4. Conclusion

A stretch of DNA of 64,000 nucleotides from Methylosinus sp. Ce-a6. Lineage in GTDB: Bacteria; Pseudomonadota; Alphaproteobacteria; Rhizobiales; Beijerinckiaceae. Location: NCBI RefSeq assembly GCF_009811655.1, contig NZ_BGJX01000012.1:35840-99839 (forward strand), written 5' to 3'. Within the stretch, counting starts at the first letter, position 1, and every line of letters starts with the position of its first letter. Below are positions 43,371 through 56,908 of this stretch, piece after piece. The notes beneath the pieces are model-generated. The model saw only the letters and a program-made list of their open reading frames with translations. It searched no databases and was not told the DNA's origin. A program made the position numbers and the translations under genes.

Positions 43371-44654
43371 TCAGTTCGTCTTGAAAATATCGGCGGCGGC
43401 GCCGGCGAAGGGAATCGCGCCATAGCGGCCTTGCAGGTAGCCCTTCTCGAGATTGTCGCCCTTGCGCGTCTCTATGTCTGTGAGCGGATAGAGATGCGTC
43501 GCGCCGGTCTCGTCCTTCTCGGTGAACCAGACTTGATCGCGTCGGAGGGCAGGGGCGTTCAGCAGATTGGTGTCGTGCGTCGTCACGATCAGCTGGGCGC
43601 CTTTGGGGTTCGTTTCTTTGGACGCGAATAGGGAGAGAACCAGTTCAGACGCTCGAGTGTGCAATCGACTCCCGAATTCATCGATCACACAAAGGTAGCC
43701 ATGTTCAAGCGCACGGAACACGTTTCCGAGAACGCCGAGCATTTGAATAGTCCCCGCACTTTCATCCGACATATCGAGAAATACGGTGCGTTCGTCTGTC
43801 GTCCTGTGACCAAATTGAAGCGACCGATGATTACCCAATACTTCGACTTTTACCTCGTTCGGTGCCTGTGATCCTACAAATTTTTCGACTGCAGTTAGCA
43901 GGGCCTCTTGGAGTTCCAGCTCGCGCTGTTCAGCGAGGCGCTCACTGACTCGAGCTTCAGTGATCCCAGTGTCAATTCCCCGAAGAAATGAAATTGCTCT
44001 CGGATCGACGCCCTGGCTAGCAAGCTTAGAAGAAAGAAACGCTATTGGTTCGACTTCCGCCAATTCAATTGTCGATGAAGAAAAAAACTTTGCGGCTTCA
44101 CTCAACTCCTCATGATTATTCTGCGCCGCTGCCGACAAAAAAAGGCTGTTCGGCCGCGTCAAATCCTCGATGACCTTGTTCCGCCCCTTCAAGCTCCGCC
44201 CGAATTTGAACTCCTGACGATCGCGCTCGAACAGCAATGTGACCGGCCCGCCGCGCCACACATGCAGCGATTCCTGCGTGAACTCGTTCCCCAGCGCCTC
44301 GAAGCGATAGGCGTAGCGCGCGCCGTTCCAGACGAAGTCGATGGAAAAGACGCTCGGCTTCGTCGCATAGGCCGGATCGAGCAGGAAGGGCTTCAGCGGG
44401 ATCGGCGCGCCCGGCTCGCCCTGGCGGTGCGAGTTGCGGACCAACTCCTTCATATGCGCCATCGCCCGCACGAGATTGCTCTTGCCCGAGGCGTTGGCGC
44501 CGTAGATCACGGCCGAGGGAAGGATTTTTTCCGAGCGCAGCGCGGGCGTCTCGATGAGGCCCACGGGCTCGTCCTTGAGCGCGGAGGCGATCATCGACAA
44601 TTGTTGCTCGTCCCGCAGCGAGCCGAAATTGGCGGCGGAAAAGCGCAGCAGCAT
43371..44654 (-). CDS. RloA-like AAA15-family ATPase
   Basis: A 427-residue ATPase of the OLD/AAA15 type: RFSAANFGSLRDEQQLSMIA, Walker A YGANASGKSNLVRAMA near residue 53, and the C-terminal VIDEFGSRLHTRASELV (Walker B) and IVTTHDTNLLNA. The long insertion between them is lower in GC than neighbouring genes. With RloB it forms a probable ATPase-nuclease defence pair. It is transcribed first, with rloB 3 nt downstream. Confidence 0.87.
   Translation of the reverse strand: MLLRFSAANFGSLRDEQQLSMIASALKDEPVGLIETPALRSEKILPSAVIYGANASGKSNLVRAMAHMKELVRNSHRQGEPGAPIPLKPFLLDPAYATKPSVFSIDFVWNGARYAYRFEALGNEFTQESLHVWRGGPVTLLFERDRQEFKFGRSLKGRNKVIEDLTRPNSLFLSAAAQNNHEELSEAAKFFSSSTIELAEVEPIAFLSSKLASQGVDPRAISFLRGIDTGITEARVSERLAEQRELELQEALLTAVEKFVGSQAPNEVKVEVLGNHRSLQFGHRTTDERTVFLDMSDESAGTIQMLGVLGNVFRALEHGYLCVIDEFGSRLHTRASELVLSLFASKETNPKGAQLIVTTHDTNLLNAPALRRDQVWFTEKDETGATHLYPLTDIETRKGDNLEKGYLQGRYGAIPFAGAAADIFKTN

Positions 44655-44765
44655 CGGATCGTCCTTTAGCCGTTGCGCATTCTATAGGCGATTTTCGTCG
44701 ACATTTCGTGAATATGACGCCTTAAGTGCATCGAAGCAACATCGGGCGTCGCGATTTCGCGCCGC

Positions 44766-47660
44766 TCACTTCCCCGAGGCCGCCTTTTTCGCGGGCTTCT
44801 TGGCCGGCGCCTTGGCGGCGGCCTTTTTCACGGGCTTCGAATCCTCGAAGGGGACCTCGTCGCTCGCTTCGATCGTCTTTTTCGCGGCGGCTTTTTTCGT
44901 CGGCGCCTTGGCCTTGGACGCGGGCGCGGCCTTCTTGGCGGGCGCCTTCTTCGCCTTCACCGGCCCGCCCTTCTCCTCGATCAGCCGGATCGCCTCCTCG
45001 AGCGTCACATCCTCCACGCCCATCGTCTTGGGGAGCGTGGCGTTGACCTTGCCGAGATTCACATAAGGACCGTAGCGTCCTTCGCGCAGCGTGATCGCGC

In this paper, I tried to show how in a spirtu pront session the type of audience and pre-existing social ties could develop a number of socio-musical processes which may affect the course of performance. In the session at Buskett the resulting socio-musical processes were the consequence of an unfamiliar audience different to the one the performers were used to in bars. The protection offered by the environment of the bar was missing from the evening at Buskett. The whole situation had to be in some way normalized by creating, even if superficially, some kind of socialization which in itself was uncommon to the context of the bar. All this was encapsulated in a momentary musical span characterized by an interrupted melodic movement and lack of rhythmical density when compared to similar musical endeavours within the same session. On the other hand, the closeness of the audience to the performers in the bar at Zejtun has generated a series of socio-musical processes which resulted in a somewhat more elaborate musical product. In the context of the present study the extended qalba and kadenzi signified both a strong and well-knit pre-existent social setup as well as a context in which the audience has much more direct access to the development of the session. The socio-musical processes discussed in this essay took place in the context of a musical form that has remained alive due to its capacity to satisfy the various social and cultural exigencies of all those involved in the practice of such singing. The socio-musical processes in action during the above performances functioned within a musical form that in itself offered all the necessary 'liberties' for these same processes to evolve and give rise to something unique. Socio-musical processes generated from one session to another not only make of each session a unique experience but can also urge change. Like any other living music, the spirtu pront is in a constant state of flux. Change is not necessarily reflected in what the ghannejja and guitarists sing and play, although changes in that direction are not lacking. In this sense, the term 'change' can be expanded to include aspects of stage and media presentation confronting performers today, as mediated by the world of spectacle, the recording industry and various social and cultural pressures. These are challenges and pressures that all those involved in the performance and presentation of the spirtu pront should find the ways and means to deal with in order to safeguard its survival.

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